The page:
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April 4, 2024

Lenna Koszarny, Horizon Capital: “This is the moment when Ukrainians need help the most”

Lenna Koszarny, Founding Partner and CEO of private equity firm Horizon Capital, and her team recently raised over $300 million in funding from international investors. Now Koszarny explains how the role of women in Ukraine’s economy has only increased since the start of the war, and what it’s like when air raid sirens sometimes interrupt work.

“In January 2022 we leased 50 rooms in the city of Lviv in western Ukraine and, in mid-February we told our people that now we have to leave,” says Founding Partner and CEO of Kiev-based private equity firm Horizon Capital Lenna Koszarny via video link.

From the capital, the firm’s employees and their families, “with cats and dogs”, travelled west for safety. Shortly after the call to move, on 24 February, Russia launched a full-scale war of aggression against Ukraine.

“Of course, people’s safety was the number one priority,” says Koszarny, recalling the feelings of two years ago. In a country under an aggressive attack, it was also quickly realised that the economic wheels would have to be kept turning in order for Ukraine to defend itself against Russia.

The economic wheels have certainly been turned by Koszarny and her team.

The fund has raised 350 million US dollars from international investors in the middle of the war. Horizon Capital Growth Fund IV (HCGF IV) invests in Ukrainian companies, particularly in the technology and export industries.

Horizon Capital usually acquires a minority stake in its investment targets. In total, Horizon manages more than $1.6 billion in assets.

Finnfund also invested $15 million in Horizon Capital’s growth fund last year. Horizon’s major funding round was signed at the Presidential Administration with the in-person participation of President Volodymyr Zelenskyi.

Work continues, sometimes in the basement

Two years after the start of the war, almost the entire Koszarny team has returned to Kiev. “We need to be close to our business,” she says. “We can’t let this stop us.”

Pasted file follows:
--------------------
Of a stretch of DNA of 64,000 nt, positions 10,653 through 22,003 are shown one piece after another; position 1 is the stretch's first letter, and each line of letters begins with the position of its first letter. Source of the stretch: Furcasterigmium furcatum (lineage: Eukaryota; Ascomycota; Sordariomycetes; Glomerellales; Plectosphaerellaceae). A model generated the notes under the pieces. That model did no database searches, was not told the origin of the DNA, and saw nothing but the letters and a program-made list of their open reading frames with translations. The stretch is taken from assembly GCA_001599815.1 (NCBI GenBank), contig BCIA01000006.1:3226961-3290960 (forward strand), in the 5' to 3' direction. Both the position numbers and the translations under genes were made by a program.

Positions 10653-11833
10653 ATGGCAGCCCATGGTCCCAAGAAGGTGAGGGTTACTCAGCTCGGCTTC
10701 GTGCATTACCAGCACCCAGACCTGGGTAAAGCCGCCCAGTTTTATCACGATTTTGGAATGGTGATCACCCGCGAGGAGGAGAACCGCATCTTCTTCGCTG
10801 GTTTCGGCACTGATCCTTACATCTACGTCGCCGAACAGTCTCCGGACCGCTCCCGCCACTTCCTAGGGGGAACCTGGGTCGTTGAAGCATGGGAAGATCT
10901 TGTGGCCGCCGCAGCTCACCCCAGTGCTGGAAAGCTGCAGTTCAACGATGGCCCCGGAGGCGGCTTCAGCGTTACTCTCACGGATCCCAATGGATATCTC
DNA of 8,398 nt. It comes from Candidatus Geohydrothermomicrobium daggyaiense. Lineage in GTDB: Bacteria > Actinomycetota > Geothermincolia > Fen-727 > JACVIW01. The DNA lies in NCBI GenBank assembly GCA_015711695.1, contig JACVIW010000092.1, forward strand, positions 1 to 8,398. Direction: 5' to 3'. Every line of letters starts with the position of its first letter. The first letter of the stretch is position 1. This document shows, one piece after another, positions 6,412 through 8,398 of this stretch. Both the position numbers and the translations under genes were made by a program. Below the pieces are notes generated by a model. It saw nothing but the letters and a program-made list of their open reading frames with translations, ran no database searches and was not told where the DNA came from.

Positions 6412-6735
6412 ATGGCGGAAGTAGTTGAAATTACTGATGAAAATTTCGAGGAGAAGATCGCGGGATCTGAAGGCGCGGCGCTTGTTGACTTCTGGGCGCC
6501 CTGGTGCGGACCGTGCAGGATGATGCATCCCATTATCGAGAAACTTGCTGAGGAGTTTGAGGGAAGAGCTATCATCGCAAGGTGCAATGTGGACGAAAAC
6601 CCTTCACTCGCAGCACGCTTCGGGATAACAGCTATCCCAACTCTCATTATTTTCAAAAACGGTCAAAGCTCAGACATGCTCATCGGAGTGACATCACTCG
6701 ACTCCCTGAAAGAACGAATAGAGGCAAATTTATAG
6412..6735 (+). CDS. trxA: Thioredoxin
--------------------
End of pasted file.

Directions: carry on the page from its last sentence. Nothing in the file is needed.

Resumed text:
By “this”, Koszarny of course means the Russian invasion and Ukraine’s struggle for its future. Few things in Ukraine have stopped because of the war. For example, as many goods and services are being exported as before the war. The share of female-led businesses and IT companies has multiplied. “Digitalisation has taken a giant leap forward. The technology sector is crucial for Ukraine,” says Koszarny.

While life in the capital is largely unchanged, the war is present at almost every moment. Sometimes work is interrupted by an air raid siren, and Koszarny and her team descend to the basement shelter. Their laptops go with them and work goes on.

“In December, the sirens were blaring every day,” she says.

“I have a vision”

Lenna Koszarny was born and raised in Canada in a family of Ukrainian origin. The young woman first arrived in her family’s newly independent country with her grandmother in 1993.

“Kiev was a very different place then, but there was hope here, people were hopeful,” she says, recalling her first contact with her current homeland.

Koszarny has since built a successful private equity firm from scratch in a previously backward-looking country, which for the past two years has been the target of an insane attack by its aggressive eastern neighbour. How on earth she managed it?

“I’m an ambitious risk-taker with a vision,” she begins, and goes on at length about Ukraine’s future. Ukrainians are brave, creative and hard-working people who deserve to see their country flourish.

According to Koszarny, thousands of new jobs have been created in the wake of the war. Companies have grown their business and paid their taxes, which has kept society running and the army’s soldiers able to continue fighting on the front lines.

One of Horizon Capital investments is Viseven, Leading Global Pharma and Life Sciences MarTech Provider

The role of women in Ukraine’s economy is growing, according to Koszarny. This is also the aim of the fund she heads, which aims to ensure that at least half of its investments go to companies run and founded by women.

“Get the money moving now”

When the war ends, Ukraine will be a completely different country from the one Russia invaded. A country of over 40 million inhabitants, Ukraine is on its way to EU and NATO membership. The country is already a much more integral part of the Western community of values than many dared to think before Russia’s full-scale invasion.

But before reconstruction is even worth talking about, it must win the ongoing war, says Koszarny.  She points out that the country needs capital and other resources right now.

“This is the moment when Ukrainians need the rest of the world’s help the most. Get your money moving now,” she urges.

Koszarny is very grateful to Finnfund for its investment. The decision to invest will help Ukrainians to help themselves, she says.

According to Sarita Bartlett, Senior Portfolio Manager – Fund Investments at Finnfund, the $15 million investment will act as a catalyst and help to turn the wheels of the Ukrainian economy. The investment decision was supported by Horizon’s successful investment history and Koszarny’s highly experienced team.

“We anticipate that the fund will be highly impactful, but we also anticipate that the fund will provide competitive financial returns,” says Bartlett.

Read more:

Finnfund’s 15 million USD investment in Horizon Capital Growth Fund IV provides growth equity capital to Ukrainian technology and export-oriented companies

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